For almost a year, Wan-Chong Kung avoided U.S. government debt insured against inflation as consumer prices stagnated.
Now the bond fund manager at Nuveen Asset Management, whose inflation-indexed fund has beaten 95% of its peers the last three years, is loading up on Treasury inflation-protected securities.
Her change of mind happened as Federal Reserve Vice Chairman Janet Yellen, who has voted for every stimulus measure since 2008, became the favorite to succeed Ben S. Bernanke as Fed chief and the central bank maintained its $85 billion a month in bond buying. Policymakers also said their target interest rate for overnight loans between banks may rise at a slower pace than suggested by historical measures.
That last big “dovish surprise” shows that the Fed is “continuing to err on the side of promoting sustained job growth, potentially at the risk of higher inflation,” said Ms. Kung, who helps manage $125 billion at Nuveen.
She has plenty of company. TIPS gained 3.5% from Sept. 5 to Sept. 26, the best three-week rally since August 2011, after losing 8.7% in the first eight months of 2013, the most ever in that period, according to Bank of America Merrill Lynch's U.S. Inflation-Linked Treasury Index.
Now fund companies from Nuveen to SEI Investments Co. predict that the Fed's continued stimulus will lift market expectations for faster increases in the consumer price index, leading to more gains for TIPS. Inflation-protected debt pays a lower coupon than nonindexed Treasuries. In exchange, investors receive an adjustment on the principal equal to the rise in the CPI.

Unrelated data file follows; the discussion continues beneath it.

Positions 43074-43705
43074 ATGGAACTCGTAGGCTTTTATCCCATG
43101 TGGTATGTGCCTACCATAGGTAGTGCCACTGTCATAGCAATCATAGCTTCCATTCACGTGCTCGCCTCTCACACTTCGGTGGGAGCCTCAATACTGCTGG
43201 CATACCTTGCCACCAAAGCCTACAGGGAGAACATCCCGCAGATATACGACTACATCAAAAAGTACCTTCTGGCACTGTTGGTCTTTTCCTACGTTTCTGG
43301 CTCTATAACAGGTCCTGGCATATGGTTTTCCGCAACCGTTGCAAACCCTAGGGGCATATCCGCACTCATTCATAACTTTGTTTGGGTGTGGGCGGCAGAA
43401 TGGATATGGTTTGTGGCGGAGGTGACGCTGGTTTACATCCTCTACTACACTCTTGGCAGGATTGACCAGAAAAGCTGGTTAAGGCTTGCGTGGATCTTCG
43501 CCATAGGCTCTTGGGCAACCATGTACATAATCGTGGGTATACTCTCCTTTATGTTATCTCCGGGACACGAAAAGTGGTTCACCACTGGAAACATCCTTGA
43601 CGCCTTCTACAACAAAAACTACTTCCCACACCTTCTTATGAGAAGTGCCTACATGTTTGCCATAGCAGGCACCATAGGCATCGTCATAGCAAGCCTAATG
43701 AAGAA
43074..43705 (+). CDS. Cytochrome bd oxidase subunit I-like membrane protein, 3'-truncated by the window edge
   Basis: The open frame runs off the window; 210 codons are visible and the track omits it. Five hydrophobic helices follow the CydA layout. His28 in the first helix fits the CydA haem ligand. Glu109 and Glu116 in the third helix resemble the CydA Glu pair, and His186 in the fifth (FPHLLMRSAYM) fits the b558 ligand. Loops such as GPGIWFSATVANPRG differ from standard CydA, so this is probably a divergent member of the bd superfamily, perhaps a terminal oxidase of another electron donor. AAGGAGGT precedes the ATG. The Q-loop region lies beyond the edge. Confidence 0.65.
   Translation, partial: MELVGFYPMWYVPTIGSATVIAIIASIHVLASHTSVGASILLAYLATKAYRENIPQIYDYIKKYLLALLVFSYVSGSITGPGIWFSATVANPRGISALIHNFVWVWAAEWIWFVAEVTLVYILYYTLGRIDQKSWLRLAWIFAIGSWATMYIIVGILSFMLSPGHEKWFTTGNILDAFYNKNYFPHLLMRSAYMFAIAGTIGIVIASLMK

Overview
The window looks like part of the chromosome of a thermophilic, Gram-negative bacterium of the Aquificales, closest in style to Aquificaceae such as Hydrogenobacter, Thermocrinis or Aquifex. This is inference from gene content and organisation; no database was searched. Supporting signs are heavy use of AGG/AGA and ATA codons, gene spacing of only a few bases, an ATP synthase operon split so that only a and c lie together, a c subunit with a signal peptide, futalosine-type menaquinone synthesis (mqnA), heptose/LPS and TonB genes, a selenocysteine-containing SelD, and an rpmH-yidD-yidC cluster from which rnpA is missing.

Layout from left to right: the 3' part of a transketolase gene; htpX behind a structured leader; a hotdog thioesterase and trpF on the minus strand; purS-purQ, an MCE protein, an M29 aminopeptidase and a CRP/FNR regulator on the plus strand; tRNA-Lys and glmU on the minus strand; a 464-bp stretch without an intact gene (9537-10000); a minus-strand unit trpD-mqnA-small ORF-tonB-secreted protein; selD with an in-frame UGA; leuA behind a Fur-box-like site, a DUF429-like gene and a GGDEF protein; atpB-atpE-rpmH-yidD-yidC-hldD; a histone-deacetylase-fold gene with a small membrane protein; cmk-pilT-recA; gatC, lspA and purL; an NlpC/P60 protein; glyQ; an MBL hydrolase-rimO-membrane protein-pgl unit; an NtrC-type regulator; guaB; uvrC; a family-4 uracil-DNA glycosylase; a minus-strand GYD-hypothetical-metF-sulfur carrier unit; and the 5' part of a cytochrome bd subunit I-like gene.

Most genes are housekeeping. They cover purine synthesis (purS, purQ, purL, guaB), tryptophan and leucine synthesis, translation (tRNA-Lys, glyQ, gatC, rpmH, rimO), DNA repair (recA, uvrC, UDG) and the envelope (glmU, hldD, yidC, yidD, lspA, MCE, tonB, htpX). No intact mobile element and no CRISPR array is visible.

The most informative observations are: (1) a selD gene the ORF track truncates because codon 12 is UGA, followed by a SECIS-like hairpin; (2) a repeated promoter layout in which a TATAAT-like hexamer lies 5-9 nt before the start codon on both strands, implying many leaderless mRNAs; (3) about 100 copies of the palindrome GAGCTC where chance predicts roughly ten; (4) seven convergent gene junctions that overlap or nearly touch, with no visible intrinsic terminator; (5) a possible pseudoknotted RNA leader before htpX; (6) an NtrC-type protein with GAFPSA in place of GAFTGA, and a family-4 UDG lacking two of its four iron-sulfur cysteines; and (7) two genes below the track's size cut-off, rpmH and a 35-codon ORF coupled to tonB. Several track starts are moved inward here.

Société Générale SA is recommending the debt even though economists at France's second-biggest lender are forecasting that inflation will remain subdued. The bank's fixed-income strategists suggested buying TIPS after the Federal Open Market Committee on Sept. 18 maintained the pace of bond buying and signaled that benchmark rates will remain low into 2016.
“The Fed was willing to lose a little bit of its credibility to be dovish,” said Jorge Garayo, a fixed-income strategist at Société Générale in London. It isn't clear if the Fed's reaction “to inflation will be different or not, but market participants believe it will,” he said.
Treasuries that aren't indexed for inflation, which erodes the value of bonds by reducing the purchasing power of a security's fixed payments, have gained 1.9% since Sept. 5, Bank of America indexes show, indicating little concern that inflation will get out of control.
Even in the wake of the Fed's purchase of more than $3.1 trillion in government and mortgage bonds, and its decision to hold its benchmark lending rate at about zero since December 2008, signs of rising prices remain scarce.
The Fed's preferred measure of inflation, the personal-consumption-expenditures deflator, rose 1.2% in August, down from a revised 1.3% increase the month before, the Bureau of Economic Analysis said Sept. 27. It has remained below policymakers' 2% target since April 2012.
NO "INFLATIONARY PRESSURE'
The gauge fell at an annual rate of 0.1% in the second quarter, the Bureau of Economic Analysis said.
“As far as I can see, you don't have any inflationary pressure,” said Dan Heckman, a fixed-income strategist at the U.S. Bank Wealth Management unit of U.S. Bancorp, which manages $110 billion.
Yields on 10-year TIPS fell 5 basis points in the one-week period ended Sept. 28, or 0.05 percentage points, to 0.45%, according to Bloomberg Bond Trader prices. Nonindexed Treasury yields of similar maturity declined 11 basis points to 2.63%.